Want a foolproof way to get some good graphic novels to read? Grab any edition of The Year's Best Fantasy and Horror - the ones edited by Terri Windling and Ellen Datlow (at least until a couple of years ago, when Windling stepped down and was succeeded by Kelly Link and Gavin J. Grant), look in the introductory essays for the one on the year's best graphic novels, and make a reading list from that essay's recommendations. You won't go wrong, and you'll find a lot of amazing stuff across all genres. (And now you'll have plenty of time to catch up, as the YBFH series has apparently been discontinued, damn it all.)
A case in point is Bookhunter, by Jason Shiga. A rare book is stolen from the Oakland Public Library, and the Library Police are dispatched to investigate the theft. Who are the Library Police? They're a crack squad of law enforcement professionals who are charged with protecting American access to information via the libraries, and they investigate the theft of the rare book with meticulous attention to detail and good old fashioned gumshoeing.
The story is set in the 1970s, so the overall tone is kind of like CSI meets Kojak. The book is full of fun information about books, and about libraries and library procedures; and of course, the entire conceit is hilarious, right down to the last fight where the villain is able to jump-start his final getaway attempt by using the drawers of the card catalog to his advantage. This is a wildly fun and entertaining book.
Not wildly fun is Shaun Tan's The Arrival; this book is stunningly beautiful instead, a true work of art that puts the very best of comics on display for anyone who may still be skeptical as to whether comics are a viable medium for deep storytelling. This tale of immigration is told through illustrations only; there isn't a single word anywhere in the book. But what illustrations they are: evocative, haunting, and all of them beautiful. This book reminds me of the work of David Wiesner in its sophisticated use of nothing but image to tell an involving story. A man comes to a new country, where he's immediately baffled by the customs he finds and the sprawling cityscape in which he must live. But he manages, through the help of new friends, some of whom aren't human or any recognizable species at all. The way this book uses the fantastic to make statements about the universal experience of people who voyage to a new homeland is nothing short of amazing. This is a gorgeously wonderful book.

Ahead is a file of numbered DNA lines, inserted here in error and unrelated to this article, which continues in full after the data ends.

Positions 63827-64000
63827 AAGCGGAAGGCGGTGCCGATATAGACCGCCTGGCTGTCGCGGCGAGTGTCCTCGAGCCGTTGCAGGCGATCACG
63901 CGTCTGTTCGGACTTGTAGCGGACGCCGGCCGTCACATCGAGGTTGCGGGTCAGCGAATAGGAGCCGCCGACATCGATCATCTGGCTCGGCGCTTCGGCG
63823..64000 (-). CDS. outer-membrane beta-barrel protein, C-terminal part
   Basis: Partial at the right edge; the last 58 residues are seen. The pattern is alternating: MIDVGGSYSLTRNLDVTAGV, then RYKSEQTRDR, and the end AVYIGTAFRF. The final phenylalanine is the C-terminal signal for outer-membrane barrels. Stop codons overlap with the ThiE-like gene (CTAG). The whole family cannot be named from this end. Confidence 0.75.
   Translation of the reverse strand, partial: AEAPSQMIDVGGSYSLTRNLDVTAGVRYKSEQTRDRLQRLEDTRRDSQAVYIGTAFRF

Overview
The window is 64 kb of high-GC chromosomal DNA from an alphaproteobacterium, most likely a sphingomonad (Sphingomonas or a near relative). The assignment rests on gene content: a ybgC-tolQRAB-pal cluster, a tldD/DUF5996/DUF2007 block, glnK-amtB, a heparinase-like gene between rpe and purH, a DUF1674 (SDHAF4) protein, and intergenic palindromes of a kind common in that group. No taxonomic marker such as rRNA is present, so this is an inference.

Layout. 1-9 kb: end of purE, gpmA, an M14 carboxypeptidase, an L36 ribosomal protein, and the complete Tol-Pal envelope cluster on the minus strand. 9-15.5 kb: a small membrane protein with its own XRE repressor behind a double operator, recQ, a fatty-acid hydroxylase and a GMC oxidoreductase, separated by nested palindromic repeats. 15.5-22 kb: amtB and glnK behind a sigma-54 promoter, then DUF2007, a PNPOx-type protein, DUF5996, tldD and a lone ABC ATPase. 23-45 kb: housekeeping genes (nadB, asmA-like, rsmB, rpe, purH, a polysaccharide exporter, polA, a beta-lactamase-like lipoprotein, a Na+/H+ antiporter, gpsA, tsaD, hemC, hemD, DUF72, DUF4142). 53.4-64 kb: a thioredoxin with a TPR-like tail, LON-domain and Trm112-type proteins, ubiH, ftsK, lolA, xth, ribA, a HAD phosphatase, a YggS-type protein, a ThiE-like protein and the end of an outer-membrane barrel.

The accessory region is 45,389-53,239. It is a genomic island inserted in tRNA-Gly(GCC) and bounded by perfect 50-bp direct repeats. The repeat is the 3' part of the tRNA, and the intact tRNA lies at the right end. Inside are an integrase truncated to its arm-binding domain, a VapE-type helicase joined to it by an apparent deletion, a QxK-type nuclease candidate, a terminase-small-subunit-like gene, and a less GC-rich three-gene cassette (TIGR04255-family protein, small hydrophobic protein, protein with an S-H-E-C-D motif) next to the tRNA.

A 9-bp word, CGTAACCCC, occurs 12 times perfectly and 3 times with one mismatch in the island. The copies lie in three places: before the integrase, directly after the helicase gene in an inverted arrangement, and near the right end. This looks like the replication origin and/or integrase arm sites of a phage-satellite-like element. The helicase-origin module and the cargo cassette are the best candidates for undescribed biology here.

I also note the anthology series Flight, whose fifth installment came out last year. For some reason I'd had the impression that the Flight books present excerpts from long-form works, but that's incorrect; the pieces in each volume of Flight are complete, and the books are basically collections of short fiction, just in the comics medium. I'm not going to cite specific examples of effective stories here, but each volume thus far contains some absolute gems. Give Flight a look.